General information: Since independence in 1956 (until 1956 – a colony of Great Britain), the country was mainly ruled by various pro-Islamic military governments. Over the past 20 years, civil wars between black Christians and animists from the south and Muslim Arabs from the north have killed at least 1.5 million people, including due to war-induced famine; millions more became refugees.
Location: North Africa, on the Red Sea coast, between Egypt and Eritrea.
Geographical coordinates: 15° 00′ N. latitude, 30° 00′ E
Reference map: Africa.
Area: total: 2,505,810 km2; land surface area: 2.376 million square kilometers; water surface area: 129,810 km2
Comparative area: slightly more than one quarter of the US area.
Land borders: total length: 7,687 km; with neighboring states: with the Central African Republic 1,165 km, with Chad 1,360 km, with the Democratic Republic of the Congo 628 km, with Egypt 1,273 km, with Eritrea 605 km, with Ethiopia 1,606 km, with Kenya 232 km, with Libya 383 km, with Uganda 435 km.
Coastline: 853 km.
Maritime claims: continental shelf: to a depth of 200 m or to the depth of exploitation. territorial waters: 12 nautical miles.
Climate: tropical in the south; arid, desert in north; rainy season (April to October).
Terrain: mostly flat plain; mountains in the east and west of the country.
Maximum and minimum heights: lowest point: Red Sea 0 m; highest point: Mount Chineti 3,187 m.
Natural resources: oil; limited reserves of iron ore, copper, chrome ore, zinc, tungsten, mica, silver, gold; hydropower resources.
Land use: arable land: 5%; cultivated land: 0%; pastures: 46%; forests and plantations: 19%; others: 30% (1993 est.).
Irrigated land: 19,460 km2 (1993 est.).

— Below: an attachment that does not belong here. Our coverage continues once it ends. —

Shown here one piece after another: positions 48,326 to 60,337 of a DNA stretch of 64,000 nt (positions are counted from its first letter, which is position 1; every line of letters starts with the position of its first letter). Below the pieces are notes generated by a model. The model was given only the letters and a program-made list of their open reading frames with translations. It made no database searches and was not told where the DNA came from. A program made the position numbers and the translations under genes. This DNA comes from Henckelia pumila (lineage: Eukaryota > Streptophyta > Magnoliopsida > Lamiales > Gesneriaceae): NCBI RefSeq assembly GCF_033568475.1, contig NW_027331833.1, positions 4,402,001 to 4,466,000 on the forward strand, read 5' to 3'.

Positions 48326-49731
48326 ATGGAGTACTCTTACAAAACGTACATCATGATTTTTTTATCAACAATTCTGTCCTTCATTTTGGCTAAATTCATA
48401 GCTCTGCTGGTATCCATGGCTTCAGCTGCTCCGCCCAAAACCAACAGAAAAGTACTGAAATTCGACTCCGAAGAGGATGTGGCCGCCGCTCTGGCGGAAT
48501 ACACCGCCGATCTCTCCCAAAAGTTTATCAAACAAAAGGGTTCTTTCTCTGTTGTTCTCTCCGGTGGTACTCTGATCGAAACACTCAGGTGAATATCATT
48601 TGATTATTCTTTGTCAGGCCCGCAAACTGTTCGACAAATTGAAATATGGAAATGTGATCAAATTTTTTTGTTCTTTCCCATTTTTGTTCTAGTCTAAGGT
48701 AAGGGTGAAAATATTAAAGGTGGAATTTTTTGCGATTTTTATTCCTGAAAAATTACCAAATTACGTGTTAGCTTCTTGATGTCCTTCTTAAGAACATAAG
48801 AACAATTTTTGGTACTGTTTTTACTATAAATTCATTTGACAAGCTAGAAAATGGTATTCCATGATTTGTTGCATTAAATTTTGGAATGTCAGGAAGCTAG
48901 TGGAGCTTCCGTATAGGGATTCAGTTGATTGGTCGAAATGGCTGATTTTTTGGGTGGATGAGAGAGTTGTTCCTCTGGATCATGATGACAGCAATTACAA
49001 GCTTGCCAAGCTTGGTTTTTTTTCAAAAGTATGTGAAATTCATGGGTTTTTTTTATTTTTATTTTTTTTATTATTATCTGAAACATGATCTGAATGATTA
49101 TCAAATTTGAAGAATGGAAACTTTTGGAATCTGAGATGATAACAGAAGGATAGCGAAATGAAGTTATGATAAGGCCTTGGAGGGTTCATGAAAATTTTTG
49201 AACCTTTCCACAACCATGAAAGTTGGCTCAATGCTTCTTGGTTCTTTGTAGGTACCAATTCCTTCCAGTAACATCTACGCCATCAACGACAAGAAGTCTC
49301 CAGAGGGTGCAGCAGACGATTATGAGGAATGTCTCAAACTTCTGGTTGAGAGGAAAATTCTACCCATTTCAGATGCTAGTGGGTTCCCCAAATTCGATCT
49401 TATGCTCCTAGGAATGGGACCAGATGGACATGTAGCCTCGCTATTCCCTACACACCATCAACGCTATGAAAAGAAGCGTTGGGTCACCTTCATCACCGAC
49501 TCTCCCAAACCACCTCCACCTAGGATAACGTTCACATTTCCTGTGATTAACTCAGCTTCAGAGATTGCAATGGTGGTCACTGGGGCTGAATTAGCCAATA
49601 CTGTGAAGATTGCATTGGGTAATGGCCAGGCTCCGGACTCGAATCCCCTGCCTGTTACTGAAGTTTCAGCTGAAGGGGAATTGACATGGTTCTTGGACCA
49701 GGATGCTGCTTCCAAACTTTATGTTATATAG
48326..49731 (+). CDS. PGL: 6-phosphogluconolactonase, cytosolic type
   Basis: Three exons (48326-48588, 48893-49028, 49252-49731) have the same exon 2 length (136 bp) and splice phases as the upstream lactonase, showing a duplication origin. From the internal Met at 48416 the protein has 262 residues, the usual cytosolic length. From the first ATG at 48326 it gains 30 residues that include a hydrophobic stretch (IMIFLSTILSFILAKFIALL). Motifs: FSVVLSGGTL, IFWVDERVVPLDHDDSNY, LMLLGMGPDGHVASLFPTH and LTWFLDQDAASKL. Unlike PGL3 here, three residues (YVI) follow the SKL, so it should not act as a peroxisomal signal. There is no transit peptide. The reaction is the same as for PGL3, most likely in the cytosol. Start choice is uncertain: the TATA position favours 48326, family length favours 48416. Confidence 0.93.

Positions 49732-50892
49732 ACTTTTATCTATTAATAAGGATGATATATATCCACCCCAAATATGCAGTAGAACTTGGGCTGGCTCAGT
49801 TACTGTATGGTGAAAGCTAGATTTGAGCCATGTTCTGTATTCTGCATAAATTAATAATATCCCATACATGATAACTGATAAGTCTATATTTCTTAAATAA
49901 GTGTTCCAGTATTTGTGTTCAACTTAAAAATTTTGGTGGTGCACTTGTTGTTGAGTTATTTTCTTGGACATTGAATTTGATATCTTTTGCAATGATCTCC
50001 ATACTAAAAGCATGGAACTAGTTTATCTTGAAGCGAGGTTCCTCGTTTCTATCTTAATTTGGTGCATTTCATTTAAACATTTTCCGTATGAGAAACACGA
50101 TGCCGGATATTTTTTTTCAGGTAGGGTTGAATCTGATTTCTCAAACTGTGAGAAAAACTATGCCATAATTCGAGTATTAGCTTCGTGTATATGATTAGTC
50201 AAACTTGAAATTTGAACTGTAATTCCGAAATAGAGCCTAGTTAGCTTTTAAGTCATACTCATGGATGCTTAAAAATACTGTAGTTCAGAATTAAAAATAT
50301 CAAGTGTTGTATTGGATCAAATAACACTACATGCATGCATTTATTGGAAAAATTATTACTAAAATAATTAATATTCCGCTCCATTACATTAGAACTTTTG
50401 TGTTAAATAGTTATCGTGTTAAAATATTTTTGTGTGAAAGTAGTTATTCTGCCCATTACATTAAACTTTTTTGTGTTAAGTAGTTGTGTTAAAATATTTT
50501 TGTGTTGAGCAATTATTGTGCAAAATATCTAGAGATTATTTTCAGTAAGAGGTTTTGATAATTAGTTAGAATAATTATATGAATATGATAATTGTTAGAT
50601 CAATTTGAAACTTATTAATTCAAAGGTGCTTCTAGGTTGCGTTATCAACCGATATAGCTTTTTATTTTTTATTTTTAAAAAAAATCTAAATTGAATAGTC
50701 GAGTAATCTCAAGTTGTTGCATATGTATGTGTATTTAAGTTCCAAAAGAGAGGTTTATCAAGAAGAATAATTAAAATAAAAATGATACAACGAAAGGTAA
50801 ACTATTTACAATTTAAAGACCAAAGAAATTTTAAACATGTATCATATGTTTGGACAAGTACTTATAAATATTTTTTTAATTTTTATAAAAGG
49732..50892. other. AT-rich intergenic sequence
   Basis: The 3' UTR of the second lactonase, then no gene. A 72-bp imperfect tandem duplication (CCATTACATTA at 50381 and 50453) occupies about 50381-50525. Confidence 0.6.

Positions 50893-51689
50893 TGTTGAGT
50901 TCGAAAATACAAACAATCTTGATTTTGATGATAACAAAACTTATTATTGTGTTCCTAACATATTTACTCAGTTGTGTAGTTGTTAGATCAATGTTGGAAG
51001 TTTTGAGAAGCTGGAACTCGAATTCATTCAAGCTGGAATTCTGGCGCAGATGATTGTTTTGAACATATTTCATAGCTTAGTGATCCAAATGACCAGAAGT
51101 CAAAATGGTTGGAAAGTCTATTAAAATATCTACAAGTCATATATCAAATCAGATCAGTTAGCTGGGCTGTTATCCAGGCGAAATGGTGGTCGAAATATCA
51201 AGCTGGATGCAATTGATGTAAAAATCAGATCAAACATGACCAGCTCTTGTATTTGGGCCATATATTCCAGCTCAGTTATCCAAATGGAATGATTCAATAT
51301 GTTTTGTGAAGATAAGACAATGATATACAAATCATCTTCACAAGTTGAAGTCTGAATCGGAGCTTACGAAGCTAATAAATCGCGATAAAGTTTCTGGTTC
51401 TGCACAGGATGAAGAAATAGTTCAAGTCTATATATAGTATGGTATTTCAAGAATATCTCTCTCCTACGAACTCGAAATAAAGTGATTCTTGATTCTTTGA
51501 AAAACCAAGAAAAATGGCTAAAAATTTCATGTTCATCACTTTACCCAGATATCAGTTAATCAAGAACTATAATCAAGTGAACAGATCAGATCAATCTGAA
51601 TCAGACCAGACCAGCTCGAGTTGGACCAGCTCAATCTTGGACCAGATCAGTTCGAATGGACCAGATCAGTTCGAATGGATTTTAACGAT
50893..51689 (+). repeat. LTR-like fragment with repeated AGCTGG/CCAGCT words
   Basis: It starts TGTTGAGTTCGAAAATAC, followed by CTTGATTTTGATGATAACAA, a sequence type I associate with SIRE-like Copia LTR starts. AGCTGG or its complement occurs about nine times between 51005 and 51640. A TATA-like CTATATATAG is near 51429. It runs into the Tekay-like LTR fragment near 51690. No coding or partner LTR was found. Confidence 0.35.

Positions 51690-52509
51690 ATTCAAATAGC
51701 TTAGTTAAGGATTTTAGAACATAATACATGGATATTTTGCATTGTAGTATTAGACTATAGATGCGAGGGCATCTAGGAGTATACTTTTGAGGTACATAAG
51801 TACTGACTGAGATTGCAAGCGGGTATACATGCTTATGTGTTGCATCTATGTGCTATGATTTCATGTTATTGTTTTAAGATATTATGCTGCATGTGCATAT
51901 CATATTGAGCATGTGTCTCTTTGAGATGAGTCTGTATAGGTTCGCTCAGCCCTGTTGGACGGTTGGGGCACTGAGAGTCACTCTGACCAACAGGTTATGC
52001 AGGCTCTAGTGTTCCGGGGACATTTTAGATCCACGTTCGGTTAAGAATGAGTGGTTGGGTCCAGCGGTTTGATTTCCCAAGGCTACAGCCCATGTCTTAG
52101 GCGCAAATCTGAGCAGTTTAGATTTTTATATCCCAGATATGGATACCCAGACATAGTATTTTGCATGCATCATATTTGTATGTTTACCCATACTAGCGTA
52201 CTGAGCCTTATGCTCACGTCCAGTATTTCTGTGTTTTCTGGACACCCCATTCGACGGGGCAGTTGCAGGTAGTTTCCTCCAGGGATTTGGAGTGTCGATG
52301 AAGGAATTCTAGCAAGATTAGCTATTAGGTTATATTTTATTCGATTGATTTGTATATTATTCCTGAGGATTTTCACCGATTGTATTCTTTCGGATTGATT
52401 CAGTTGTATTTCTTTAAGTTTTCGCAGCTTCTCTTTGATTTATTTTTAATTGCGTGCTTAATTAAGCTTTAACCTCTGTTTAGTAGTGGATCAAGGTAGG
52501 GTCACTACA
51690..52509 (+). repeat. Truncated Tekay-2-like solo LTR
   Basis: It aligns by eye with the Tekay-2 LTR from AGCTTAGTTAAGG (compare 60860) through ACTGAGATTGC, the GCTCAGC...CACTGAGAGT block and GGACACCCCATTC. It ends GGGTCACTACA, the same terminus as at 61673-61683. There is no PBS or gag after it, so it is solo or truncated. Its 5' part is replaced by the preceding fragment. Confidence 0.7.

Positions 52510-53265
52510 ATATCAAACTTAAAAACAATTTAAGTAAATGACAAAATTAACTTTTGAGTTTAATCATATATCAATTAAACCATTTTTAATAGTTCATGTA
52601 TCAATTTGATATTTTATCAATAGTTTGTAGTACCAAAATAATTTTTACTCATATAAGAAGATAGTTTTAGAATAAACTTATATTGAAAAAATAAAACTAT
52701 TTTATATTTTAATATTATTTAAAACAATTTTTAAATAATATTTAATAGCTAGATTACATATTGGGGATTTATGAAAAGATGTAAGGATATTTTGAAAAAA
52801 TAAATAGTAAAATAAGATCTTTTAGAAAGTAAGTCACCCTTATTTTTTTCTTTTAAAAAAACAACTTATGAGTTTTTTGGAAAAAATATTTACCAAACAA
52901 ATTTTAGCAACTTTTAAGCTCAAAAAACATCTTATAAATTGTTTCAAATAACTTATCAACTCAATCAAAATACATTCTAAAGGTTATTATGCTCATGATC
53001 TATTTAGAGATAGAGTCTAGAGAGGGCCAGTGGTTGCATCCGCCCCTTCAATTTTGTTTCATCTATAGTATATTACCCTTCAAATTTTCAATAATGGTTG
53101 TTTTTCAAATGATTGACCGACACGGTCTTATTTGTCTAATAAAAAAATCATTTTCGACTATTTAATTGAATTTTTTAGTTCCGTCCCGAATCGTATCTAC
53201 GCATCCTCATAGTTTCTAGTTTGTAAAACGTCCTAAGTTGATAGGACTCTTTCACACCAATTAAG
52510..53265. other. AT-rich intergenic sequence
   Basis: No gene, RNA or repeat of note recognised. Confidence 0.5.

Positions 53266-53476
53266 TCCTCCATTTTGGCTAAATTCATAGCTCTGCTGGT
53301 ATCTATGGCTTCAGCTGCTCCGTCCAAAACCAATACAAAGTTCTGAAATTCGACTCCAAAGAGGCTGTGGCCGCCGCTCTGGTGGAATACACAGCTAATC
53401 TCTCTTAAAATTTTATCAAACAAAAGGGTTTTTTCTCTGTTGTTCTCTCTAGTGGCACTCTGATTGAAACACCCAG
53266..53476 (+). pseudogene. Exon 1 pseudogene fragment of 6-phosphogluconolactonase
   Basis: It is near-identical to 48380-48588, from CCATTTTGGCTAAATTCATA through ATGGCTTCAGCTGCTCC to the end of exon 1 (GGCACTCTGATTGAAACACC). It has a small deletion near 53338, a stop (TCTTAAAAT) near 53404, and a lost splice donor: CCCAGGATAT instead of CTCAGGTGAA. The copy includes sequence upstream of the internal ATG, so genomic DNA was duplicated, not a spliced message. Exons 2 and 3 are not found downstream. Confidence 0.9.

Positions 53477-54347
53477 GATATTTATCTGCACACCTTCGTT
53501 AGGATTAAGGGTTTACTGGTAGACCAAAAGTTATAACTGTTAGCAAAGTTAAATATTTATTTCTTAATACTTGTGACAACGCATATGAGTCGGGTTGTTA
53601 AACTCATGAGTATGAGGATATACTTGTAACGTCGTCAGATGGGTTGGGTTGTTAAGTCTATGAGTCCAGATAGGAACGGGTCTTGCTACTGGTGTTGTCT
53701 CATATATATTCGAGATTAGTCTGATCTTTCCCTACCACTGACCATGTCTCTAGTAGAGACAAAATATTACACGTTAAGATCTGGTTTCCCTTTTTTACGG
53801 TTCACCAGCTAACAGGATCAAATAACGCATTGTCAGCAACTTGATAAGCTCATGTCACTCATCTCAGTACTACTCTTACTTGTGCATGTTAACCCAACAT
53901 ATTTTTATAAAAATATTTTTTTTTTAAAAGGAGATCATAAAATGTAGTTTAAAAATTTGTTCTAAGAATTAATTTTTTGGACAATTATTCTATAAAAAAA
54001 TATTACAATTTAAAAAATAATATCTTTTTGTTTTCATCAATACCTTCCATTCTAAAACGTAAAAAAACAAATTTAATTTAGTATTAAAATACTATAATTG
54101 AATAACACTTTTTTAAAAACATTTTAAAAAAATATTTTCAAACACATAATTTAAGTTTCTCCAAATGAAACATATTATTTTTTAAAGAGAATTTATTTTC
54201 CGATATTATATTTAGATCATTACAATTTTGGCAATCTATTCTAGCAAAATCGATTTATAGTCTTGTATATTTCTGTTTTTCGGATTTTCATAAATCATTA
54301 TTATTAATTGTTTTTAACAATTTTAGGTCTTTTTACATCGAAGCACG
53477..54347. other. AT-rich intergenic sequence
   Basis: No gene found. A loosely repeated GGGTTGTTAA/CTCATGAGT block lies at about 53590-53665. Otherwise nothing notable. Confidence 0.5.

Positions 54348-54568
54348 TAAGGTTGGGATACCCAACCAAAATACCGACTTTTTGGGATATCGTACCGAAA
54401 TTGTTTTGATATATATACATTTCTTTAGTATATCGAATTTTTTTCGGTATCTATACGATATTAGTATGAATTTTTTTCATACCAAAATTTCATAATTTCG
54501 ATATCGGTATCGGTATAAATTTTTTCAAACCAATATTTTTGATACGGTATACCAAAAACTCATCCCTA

Natural hazards: dust storms.
Actual environmental problems: insufficient supplies of drinking water; uncontrolled shooting of wild animals; soil erosion; desertification.
International environmental agreements: member: Biodiversity, Climate change, Desertification, Endangered species, Law of the sea, Nuclear test ban, Ozone layer protection; signed but not ratified: no.
Note to the section “Geography”: the largest country in Africa; The Nile River and its tributaries are of vital importance for Sudan. Population Population: 36,080,191 (July 2001 est.).
Age structure: under 14: 44.62% (male 8,227,011; female 7,870,783); 15 to 64 years old: 53.29% (male 9,619,218; female 9,608,469); over 65: 2.09% (male 425,898; female 328,994) (2001 est.).
Population growth: 2.79% (2001 est.).
Birth rate: 37.89 newborns / 1000 people. (2001 est.).
Mortality: 10.04 deaths / 1000 people. (2001 est.).
Migration: 0.04 people / 1000 people (2001 est.).
Sex ratio: at birth: 1.05 male/female; under 15: 1.05 male/female; from 15 to 64 years old: 1 male/female; over 65: 1.29 male/female; for the general population: 1.03 male/female (2001 est.).
Child mortality: 68.67 deaths/1000 births (2001 est.).
Life expectancy: for the general population: 56.94 years; men: 55.85 years; women: 58.08 years (2001 est.).
General birth rate: 5.35 children/wives. (2001 est.). Proportion of adult population infected
Proportion of adult population infected with HIV:
Number of people infected with HIV: no data available.
Mortality due to AIDS: no data available.